Set up a local Kafka cluster and walk through basic Kafka commands. This follows the Udemy Kafka Course.

What is Kafka?

Kafka is a distributed streaming platform used to:

  • Publish and subscribe to streams of records
  • Store streams of records
  • Process streams of records.

The above link has a more detailed description of Kafka and how it is used. A great use case is using Kafka for the pipeline of events in an event-sourced application.

Environment set up

  1. Install Docker. See instructions here for installing on Windows.
  2. Install Kubernetes. See instructions here for installing on Windows.
  3. Install Helm. See instructions here for installing on Windows.
  4. Add the Bitnami repo.
     > helm repo add bitnami https://charts.bitnami.com
     > helm repo update
    
  5. Create a namespace for Kafka.
     > kubectl create namespace kafka
     > kubectl config set-context docker-for-desktop --namespace kafka
    
  6. Install the Bitnami Kafka chart.
     > helm install bitnami/kafka --name kafka --namespace kafka
    
  7. Verify the installation.
     > helm list
    
     > helm status kafka
    
  8. List the services (the service names are the domains used in the tutorial).
     > kubectl get svc
     NAME                       TYPE        CLUSTER-IP     EXTERNAL-IP   PORT(S)                      AGE
     kafka                      ClusterIP   10.99.206.57   <none>        9092/TCP                     56m
     kafka-headless             ClusterIP   None           <none>        9092/TCP                     56m
     kafka-zookeeper            ClusterIP   10.98.222.47   <none>        2181/TCP,2888/TCP,3888/TCP   56m
     kafka-zookeeper-headless   ClusterIP   None           <none>        2181/TCP,2888/TCP,3888/TCP   56m
    
  9. List the pods.
     > kubectl get pods
     NAME                READY     STATUS    RESTARTS   AGE
     kafka-0             1/1       Running   1          1h
     kafka-zookeeper-0   1/1       Running   0          1h
    
  10. Install telepresence in order to proxy the Kafka service locally. We must use this so that the IP addresses are resolved correctly when connecting to Kafka locally.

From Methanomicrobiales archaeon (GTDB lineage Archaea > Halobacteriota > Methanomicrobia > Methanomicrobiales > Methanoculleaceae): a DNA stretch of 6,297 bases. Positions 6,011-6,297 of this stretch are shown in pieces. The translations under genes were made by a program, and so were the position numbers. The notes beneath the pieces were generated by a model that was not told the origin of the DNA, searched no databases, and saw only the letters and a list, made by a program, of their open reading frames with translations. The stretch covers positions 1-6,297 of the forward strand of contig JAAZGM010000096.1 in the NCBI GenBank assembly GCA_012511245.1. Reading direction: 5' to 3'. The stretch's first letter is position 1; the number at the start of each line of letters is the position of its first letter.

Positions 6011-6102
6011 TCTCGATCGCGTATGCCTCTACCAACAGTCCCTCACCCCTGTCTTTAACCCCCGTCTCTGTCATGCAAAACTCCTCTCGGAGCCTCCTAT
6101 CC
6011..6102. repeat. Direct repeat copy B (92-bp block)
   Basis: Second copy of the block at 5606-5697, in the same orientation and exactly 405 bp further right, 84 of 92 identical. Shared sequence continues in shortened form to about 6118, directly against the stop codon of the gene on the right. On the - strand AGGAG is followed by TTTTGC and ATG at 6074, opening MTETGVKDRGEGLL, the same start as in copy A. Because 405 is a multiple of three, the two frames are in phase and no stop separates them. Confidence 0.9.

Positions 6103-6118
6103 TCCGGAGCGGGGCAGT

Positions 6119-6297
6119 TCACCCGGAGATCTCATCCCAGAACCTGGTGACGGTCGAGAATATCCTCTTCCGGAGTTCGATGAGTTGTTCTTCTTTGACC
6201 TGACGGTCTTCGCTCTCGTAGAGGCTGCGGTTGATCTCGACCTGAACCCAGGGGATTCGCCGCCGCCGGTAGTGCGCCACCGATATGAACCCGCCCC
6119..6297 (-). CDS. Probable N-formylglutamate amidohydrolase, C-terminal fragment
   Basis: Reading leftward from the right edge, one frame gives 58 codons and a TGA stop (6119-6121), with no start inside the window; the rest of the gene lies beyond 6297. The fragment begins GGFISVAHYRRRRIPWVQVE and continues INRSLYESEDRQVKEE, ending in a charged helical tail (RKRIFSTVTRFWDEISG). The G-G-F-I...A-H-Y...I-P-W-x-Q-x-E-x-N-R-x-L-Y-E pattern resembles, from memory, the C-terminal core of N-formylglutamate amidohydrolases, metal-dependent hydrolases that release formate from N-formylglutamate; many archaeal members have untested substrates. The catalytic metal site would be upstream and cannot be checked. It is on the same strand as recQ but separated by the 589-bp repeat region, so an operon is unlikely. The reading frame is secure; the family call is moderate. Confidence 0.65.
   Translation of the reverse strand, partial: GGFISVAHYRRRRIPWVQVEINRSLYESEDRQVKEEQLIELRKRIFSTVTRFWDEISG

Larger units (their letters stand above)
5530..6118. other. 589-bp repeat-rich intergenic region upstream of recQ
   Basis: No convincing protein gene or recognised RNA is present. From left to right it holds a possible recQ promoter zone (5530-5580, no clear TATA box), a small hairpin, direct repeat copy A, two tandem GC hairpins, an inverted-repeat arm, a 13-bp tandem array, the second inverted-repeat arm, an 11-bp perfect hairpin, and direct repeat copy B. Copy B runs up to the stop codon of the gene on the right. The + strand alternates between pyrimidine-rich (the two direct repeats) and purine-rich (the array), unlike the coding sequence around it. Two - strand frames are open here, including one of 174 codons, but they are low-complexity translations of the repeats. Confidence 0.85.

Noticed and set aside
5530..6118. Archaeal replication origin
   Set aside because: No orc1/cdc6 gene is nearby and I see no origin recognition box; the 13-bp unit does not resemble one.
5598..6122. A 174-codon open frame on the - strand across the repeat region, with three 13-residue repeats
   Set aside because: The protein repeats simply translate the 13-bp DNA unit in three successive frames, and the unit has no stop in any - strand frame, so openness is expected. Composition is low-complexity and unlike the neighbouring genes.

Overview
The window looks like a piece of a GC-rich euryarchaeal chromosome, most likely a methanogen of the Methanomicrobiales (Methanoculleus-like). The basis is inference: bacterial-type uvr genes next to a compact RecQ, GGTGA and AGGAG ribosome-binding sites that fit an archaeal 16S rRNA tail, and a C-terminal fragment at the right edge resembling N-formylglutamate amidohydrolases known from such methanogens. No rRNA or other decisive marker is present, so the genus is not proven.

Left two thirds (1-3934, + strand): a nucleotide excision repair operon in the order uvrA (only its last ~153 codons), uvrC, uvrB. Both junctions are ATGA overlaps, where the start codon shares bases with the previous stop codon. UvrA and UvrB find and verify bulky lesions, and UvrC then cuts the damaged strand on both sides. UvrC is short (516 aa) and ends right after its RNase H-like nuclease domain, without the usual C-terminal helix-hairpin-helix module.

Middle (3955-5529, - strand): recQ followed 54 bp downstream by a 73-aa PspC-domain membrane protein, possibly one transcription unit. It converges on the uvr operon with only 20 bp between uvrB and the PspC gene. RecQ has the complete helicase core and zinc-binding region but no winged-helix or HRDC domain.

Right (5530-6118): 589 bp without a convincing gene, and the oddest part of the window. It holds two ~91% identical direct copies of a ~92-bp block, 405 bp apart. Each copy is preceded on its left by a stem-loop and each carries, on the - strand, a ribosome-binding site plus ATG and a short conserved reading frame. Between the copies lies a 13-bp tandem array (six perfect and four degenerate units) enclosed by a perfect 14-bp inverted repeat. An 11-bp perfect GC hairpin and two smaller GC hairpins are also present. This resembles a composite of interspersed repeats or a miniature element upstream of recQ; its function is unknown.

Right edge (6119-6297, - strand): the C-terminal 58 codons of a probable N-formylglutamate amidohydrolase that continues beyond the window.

$ curl -s https://packagecloud.io/install/repositories/datawireio/telepresence/script.deb.sh | sudo bash
    $ sudo apt install --no-install-recommends telepresence
    

    If you are using Windows then you must use the Windows Subsystem for Linux (WSL).

  11. Install .NET Core SDK.
    $ wget -q https://packages.microsoft.com/config/ubuntu/16.04/packages-microsoft-prod.deb
    $ sudo dpkg -i packages-microsoft-prod.deb
    $ sudo apt-get install apt-transport-https
    $ sudo apt-get update
    $ sudo apt-get install dotnet-sdk-2.2
    

    If you are using Windows you must install in WSL so that you can use telepresence.

Tutorial - CLI

This section will go through the steps to create a simple producer and consumer using the Kafka command line scripts.

Create a topic

Connect to the Kafka instance.

> kubectl exec -it kafka-0 bash 

Create a topic.

$ kafka-topics.sh --zookeeper kafka-zookeeper:2181 --topic logging.tutorial.main --create --partitions 3 --replication-factor 1

kafka-zookeeper:2181 is the address of the Zookeeper service retrieved from kubectl get svc. Best practice for replication factor is > 1 but since we only have one broker we can only set replication-factor=0. The topic naming is arbitrary and you can choose whatever topic name you like. See Kafka topic naming article for some thoughts on how to name topics.

Produce messages

Connect to the producer console.

> kubectl exec -it kafka-0 bash 
$ kafka-console-producer.sh --broker-list kafka:9092 --topic logging.tutorial.main

Once the console launches you can type a message and press Enter.

$ kafka-console-producer.sh --broker-list kafka:9092 --topic logging.tutorial.main
>hello
>world

To exit the producer console, press Ctrl-C.

Produce messages with acknowledgement